A Little Less Dead
Yet another 16 minute featurette, this time focussing on the cast, and in particular, the zombies. With some charismatic discussion from Rob Corddry, who is excellent in the movie as R's best buddy-zombie, affectionately known as M. If you skip out on everything else, take a look at this at least.
Extreme Zombie Make-Over
10 minute featurette about the make-up guy, who happens to be Oscar Nominated Adrien Morot. Actually quite an interesting watch.
A Wreck in Progress
A 15 minute featurette on Production Design. Unbelievable that there actually is an abandoned airport in the world, but there is - in Montreal. This was the defining factor in the movie being shot in Montreal. Discussion from Martin Whist too, the production designer, who talks about how they dressed the aiport to look so authentic. Very interesting indeed.
A 10 minute featurette focussing on the stunts - of which there are quite a few in the latter part of the movie. The cast discuss the shooting of these scenes and learning how to shoot guns, lots of guns.
Beware the Boneys
7 minute featurette on the visual effects, largely focussing on the Boneys, the really horrible zombies in the movie, not the loveable zombies in the movie.
Whimsical Sweetness: Teresa Palmer's Warm Bodies Home Movies
A bunch of footage shot by Teresa on set on her phone, interspersed with her discussing how much she loves being behind the camera aswell as in front of it. I found it a nice feature, if a little jarring. I also found her voice a little irritating. Sorry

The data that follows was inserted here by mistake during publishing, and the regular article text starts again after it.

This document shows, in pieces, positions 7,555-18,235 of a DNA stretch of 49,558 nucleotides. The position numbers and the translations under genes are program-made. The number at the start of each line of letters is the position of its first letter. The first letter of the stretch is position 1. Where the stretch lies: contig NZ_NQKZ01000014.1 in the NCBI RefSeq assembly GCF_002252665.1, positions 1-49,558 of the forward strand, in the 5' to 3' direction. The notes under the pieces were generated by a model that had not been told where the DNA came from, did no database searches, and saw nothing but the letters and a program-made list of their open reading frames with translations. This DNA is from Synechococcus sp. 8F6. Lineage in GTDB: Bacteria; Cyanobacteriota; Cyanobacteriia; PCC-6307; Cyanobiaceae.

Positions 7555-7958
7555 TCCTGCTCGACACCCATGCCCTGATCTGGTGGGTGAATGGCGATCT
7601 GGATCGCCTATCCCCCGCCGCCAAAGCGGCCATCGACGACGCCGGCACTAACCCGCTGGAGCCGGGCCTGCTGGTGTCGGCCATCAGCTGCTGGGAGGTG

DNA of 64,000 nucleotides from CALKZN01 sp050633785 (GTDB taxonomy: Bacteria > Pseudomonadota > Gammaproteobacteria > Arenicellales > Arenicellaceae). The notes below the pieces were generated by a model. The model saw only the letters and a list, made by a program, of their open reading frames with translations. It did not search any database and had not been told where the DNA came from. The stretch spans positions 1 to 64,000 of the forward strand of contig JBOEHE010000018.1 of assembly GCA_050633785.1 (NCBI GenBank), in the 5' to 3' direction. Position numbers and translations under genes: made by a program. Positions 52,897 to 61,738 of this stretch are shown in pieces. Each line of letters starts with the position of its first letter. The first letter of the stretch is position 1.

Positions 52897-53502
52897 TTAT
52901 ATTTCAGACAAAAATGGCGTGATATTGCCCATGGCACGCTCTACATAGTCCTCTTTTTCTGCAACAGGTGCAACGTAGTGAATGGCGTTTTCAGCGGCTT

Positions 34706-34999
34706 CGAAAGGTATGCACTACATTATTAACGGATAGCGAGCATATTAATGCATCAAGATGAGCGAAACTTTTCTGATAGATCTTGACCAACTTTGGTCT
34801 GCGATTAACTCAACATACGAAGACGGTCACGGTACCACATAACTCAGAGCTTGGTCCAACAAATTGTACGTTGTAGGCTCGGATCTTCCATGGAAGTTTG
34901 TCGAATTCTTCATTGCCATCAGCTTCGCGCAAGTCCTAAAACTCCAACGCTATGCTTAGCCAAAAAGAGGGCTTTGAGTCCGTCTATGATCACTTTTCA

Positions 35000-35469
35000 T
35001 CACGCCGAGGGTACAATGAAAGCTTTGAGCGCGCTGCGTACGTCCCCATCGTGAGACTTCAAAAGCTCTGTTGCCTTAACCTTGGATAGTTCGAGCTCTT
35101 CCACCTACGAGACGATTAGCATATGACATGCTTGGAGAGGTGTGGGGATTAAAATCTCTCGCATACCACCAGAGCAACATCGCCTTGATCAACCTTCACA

Zombie Acting tips with Rob Corddry
Another 5 minutes of Rob Corddry's endearing awesomeness. It's wrapped up in a fake interview scenario, and it's actually hilarious. The cast chip in with the faux discussion on how he wouldn't break character. I can't get enough of the guy. He needs to star in something decent sometime soon!
11 minutes worth. Featuring some work-print 3D animation scenes too. Interesting enough stuff.
Shrug & Groan Gag Reel
5 minutes of self explanatory stuff of the mildly amusing variety. Worth a look for sure.
Packed to the rafters with plenty of content, the majority of which is entirely watchable. No filler here!
VerdictVery much the re-telling of the tale of two star-crossed lovers, Warm Bodies is an off-beat teen romance that is clever, unique and entertaining. Although it doesn't quite manage to live up to all it could have been, it's still an interesting post-apocalyptic dystopian take on Shakespear's Romeo and Juliet, that will undoubtedly raise a smile or two with it's boyishly cheeky approach to the RomZomCom genre. Following the tale from the perspective of a lonely zombie who meets a girl and falls in love against all odds. Within the first five monutes it has me in the palm of it's hand, but for all too brief a time before it descends into romantic-comedy slurry. So close, yet entirely watchable.
The package on the whole boasts an impressive array of extras, and a video and audio presentation that's decent enough, even though here in the UK the aspect ratio is an open matte 1.78:1 compared to theatrical release of 2.35:1. It's one that's sure to be a crowd pleaser, although it's never going to be one to really put your system through its paces. It comes wrapped up in it's own neat little slipcover, and is worth a look for sure!
Suggested retail price when reviewed: £19.95